(The Center Square) – News outlets said last week that Pennsylvania’s Department of Health hides behind other state statutes to block the release of COVID-19 data – but it’s far from the only agency or organization to do so.

During a hearing with the House State Government Committee on March 9, PA Media Group President Cate Barron said law enforcement agencies, the Department of Community and Economic Development and other governmental organizations routinely deny right-to-know requests by claiming the information sought is protected by other state laws.

In the case of the pandemic, it’s the Disease Control and Prevention Act of 1955.

“Reporters say the state and county health departments are overusing the old disease control and prevention law to deny record requests,” Barron said. “This is blocking broader information that would help people gauge the amount of serious disease in their communities.”

The issue first appeared during the onset of the pandemic in March 2020 when the Office of Open Records – along with nearly every other state agency – switched to remote work as Gov. Tom Wolf shut down the Capitol and ordered all residents to stay at home. Records requests submitted through late April received automatic “indefinite” delays, said Executive Director Liz Wagenseller. By late April, the agency issued 30-day stays and by August, stays were used on an “as needed” basis.

But for reporters, that meant answers to questions about how fast and how wide the virus was spreading across the state went unanswered for months, or were outright denied.

In one example, a Patriot News reporter waited more than four months to receive a list from the DCED of which businesses applied for operating waivers during the 10-week statewide economic shutdown.

Other requests about about how many nursing home residents were transferred back from hospitals or how many COVID-19 cases were linked back to schools have been denied based on patient privacy concerns outlined in the DCPL. 

Wagenseller said that some of the confusion stems from uncertain terms found in Act 77 – the 2020 transparency law that dictates how the agency handles records requests during a disaster declaration.

The Legislature passed the measure in July after processing times at the Office of Open Records slowed to a near halt four months earlier. Wolf refused to sign it, insisting that it would compel the release of sensitive information that could jeopardize public safety and fearing that state employees would be forced to come to work in unsafe conditions.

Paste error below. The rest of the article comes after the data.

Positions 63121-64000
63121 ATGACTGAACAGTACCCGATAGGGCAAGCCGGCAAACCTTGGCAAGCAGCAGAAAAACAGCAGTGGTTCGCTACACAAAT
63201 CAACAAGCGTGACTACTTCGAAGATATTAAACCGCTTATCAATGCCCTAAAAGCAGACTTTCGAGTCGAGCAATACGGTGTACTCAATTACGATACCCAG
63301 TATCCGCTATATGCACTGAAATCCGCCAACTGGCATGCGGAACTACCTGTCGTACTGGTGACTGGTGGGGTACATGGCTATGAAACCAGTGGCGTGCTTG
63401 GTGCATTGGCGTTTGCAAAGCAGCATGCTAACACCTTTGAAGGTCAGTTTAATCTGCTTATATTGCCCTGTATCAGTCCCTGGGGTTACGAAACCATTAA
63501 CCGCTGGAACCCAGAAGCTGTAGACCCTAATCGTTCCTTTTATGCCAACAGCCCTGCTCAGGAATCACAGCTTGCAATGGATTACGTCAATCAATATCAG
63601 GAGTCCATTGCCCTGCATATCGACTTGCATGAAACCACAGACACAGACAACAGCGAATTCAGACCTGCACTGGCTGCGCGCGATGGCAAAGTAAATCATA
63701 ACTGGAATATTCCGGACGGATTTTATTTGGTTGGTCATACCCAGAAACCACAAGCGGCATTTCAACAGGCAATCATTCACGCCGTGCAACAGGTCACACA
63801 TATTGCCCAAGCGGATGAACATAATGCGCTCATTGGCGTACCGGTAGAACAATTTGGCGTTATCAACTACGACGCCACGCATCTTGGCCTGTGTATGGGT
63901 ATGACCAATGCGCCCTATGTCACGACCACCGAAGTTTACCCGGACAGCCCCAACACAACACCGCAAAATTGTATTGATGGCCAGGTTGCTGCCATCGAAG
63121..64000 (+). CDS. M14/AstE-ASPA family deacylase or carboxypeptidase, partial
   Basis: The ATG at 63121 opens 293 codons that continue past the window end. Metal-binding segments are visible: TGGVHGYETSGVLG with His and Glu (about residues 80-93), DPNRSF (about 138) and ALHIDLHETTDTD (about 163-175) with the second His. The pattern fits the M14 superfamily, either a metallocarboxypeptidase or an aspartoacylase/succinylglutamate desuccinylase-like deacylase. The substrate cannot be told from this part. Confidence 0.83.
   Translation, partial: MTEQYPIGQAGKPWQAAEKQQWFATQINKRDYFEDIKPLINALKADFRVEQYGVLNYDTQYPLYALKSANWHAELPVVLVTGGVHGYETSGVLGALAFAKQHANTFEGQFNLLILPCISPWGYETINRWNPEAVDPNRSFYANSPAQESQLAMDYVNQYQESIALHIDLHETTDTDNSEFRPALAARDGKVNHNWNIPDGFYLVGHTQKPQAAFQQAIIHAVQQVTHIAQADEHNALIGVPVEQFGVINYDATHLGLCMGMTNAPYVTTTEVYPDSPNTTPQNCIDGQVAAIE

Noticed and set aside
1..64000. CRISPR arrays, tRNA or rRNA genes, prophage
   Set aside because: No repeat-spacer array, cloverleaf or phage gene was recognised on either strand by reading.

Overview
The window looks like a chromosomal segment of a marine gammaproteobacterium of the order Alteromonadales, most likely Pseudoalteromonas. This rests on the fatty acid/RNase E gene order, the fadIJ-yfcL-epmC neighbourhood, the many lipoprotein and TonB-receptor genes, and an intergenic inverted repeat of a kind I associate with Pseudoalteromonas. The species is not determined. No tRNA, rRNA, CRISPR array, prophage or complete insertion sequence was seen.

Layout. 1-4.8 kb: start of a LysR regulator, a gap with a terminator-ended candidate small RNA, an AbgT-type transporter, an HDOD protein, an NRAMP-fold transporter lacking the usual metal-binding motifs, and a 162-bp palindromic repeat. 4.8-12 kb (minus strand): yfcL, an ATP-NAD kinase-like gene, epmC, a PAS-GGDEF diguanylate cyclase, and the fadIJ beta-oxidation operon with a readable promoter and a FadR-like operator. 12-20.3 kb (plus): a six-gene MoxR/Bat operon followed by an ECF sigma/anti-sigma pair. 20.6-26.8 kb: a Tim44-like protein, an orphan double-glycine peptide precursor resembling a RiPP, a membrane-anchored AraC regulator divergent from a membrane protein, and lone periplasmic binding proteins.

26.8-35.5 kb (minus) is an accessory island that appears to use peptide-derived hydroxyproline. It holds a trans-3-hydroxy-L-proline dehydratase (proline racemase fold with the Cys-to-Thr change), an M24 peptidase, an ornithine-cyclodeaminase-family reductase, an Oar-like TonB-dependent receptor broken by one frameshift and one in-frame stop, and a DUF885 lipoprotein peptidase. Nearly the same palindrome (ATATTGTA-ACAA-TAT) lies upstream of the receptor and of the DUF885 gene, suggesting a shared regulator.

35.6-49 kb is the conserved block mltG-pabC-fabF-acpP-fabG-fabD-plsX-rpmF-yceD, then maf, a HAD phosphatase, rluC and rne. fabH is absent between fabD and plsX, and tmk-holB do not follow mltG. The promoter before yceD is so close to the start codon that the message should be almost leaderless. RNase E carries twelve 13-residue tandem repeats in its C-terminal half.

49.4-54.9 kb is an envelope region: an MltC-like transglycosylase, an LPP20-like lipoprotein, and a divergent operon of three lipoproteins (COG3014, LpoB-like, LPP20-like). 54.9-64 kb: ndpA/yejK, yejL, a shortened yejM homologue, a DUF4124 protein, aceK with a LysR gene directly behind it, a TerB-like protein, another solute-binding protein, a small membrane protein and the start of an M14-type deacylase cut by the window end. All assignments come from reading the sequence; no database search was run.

Despite this, the measure enjoyed broad support from the General Assembly, the American Civil Liberties Union and the news media alike.

“We all applauded when Act 77 became law,” Barron said. “But it hasn’t been necessarily smooth sailing for transparency.”

After Act 77 went into effect, Waggenseller said agencies continued to dispute the definition of “data” described in the law and how much of it should be public regarding COVID-19.

Appeals – particularly for rejected information requests from the DOH and DCED – have skyrocketed 31% in the last year, she said, though it’s “unclear” what’s driving the increase.

For lawmakers, the delays remain unacceptable. Rep. Paul Schemel, R-Waynesboro, opened the hearing by declaring “the government should not withhold from its citizens that which is theirs.”

“Although the impulse to ask why is understandable, the fact is that the public information the government holds belongs to the public just as much as our roads and parks and it’s not our business to question why someone wants the public information or to question whether they deserve it,” he said. “Were we to travel down that path it would fundamentally alter the government’s relational posture with the citizens it serves.”

Barron suggested the General Assembly revamp the state’s Right to Know Law to publicize many other documents, including disciplinary records for public officials, criminal investigative files and legislators’ emails. A free database that provides the most widely requested documents, as is offered in other states, would lessen the burden on state employees, she said.